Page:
•This causes the oil saturation to be under-estimated 

Figure 29

Estimating Sw with a volume measurement R. Griffiths, A. Carnegie, A. Gyllensten, M. T. Ribeiro, A. Prasodjo, and Y. Sallam. World Oil, October 2006

Interestingly, the pressure profile across the transition zone can also be compromised  (Griffiths et al, 2006). •



In recent studies, pressure data across transition zones have revealed o The upper  part of the zone has an oil gradient but the implied oil density is too light  The lower  part of the zone has a water gradient and the resistivity is usually low  o but the upper section of this apparent water gradient will sometime produce oil  with a low water  fraction ‐



Simple linear gradients applied to the pressure points can place the interpreted oil  water contact too high



o

The result : hydrocarbon in place may be significantly underestimated 

Pressure profiles provide valuable formation evaluation and surveillance information (Ballay 2008), often with a routine (simple linear) interpretation, but we should not “close our eyes” and overlook potential complications: Elshahawi 1999, Carnegie 2006, Larson 2009. Back to Laurent Moinard and the Pulsed Neutron Log. The original OH interpretation can be used to create a “synthetic capture cross section” according to the PNL bulk‐volume weighted response equation, which can then be compared to the measured capture cross‐section. ‐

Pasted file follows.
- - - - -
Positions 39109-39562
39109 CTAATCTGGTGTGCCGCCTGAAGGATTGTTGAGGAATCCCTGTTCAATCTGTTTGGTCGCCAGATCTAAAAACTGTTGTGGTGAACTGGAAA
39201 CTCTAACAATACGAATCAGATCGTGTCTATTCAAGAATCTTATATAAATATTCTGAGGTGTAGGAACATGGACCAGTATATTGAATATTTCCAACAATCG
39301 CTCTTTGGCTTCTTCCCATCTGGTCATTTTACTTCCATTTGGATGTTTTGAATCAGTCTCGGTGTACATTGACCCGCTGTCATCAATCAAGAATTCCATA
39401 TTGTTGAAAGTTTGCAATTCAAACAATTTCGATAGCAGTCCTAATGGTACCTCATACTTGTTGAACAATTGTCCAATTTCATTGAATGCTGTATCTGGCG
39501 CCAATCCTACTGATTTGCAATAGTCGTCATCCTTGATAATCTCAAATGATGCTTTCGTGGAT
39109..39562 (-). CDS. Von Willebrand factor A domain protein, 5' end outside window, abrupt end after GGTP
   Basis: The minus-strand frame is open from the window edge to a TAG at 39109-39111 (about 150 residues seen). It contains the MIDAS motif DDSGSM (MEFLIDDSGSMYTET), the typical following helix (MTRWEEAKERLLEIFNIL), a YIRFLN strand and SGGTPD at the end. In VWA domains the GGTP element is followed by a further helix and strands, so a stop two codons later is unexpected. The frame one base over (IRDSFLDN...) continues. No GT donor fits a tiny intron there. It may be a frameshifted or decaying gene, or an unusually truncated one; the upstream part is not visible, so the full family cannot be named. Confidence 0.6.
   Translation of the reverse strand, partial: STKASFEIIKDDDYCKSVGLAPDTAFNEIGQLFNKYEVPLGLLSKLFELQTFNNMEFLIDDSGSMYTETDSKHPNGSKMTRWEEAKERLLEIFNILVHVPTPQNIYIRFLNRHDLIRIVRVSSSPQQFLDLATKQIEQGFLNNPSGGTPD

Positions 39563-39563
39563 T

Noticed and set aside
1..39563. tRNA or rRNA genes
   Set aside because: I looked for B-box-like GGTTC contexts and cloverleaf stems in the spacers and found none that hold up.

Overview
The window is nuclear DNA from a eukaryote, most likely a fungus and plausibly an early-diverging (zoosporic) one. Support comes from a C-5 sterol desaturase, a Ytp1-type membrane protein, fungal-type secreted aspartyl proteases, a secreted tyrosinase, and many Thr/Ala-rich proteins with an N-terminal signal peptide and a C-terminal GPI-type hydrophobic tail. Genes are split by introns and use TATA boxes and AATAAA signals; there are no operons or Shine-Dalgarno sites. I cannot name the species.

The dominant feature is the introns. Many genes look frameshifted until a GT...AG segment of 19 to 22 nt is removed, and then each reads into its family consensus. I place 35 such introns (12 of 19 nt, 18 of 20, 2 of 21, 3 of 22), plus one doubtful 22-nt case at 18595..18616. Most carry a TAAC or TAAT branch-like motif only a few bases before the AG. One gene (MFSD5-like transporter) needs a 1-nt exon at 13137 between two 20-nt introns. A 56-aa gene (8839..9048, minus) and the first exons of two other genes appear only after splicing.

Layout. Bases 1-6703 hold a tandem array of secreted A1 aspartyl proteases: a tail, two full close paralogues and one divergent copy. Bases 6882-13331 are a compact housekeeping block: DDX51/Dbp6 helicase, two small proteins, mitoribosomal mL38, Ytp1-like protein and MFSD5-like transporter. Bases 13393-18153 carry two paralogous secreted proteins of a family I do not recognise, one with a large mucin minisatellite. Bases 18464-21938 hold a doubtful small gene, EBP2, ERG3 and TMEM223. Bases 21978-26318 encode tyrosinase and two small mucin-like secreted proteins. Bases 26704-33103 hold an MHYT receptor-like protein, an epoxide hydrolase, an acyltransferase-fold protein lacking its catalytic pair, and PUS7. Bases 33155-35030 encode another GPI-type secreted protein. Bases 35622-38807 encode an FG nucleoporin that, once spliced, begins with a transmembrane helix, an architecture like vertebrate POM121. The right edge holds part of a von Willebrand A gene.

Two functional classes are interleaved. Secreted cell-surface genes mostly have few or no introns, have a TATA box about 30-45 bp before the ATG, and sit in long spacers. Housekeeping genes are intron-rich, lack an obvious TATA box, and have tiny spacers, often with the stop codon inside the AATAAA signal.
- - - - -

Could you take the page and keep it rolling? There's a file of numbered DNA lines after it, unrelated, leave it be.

ΣSynthetic

September 2014

= (1 ‐ Φ) Σmatrix +

Φ Σfluid

© R. E. (Gene) Ballay

If the (calculated synthetic) OH and  (measured) CH  interpretations are consistent with one another, the synthetic  capture cross section should agree with the measured value: Figure 30. ‐

In this example (and indeed, in every such comparison that was done in this field study, with available PNLs), there is a good match between

Calculated 

 Pulsed Neutron Log 

Calculated 

• (TDT) Main vs Repeat (SigmTDT5 & SigmTDT6)

 Measured   Measured 

• Good over-lay •

Tool data looks good 

• Now compare PNL-measured and OH-calculated  • (Tot) calculated from OH results (mineralogy, Φ & Sw) as input • (Tot) calculated ~ SigmTDT 5 / 6 measured in oil column and water leg  • Establishes confidence in basic OH & CH data and the interpretations

Figure 30

Synthetic  and 

R. E. Ballay

Measured  in

the hydrocarbon column and in the water leg. In the transition zone, however, every such comparison found  that Sw (PNL) < Sw (Archie): Figure 31.

 Pulsed Neutron Log  • (Total from Archie ) Greater Than  SigmTDT 5 / 6 measured in transition  zone